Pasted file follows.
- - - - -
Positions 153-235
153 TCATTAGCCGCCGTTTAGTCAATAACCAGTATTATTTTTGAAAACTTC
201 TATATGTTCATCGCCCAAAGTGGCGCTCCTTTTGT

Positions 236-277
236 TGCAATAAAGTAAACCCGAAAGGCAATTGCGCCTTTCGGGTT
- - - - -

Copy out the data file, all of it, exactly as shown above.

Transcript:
Positions 153-235
153 TCATTAGCCGCCGTTTAGTCAATAACCAGTATTATTTTTGAAAACTTC
201 TATATGTTCATCGCCCAAAGTGGCGCTCCTTTTGT

Positions 236-277
236 TGCAATAAAGTAAACCCGAAAGGCAATTGCGCCTTTCGGGTT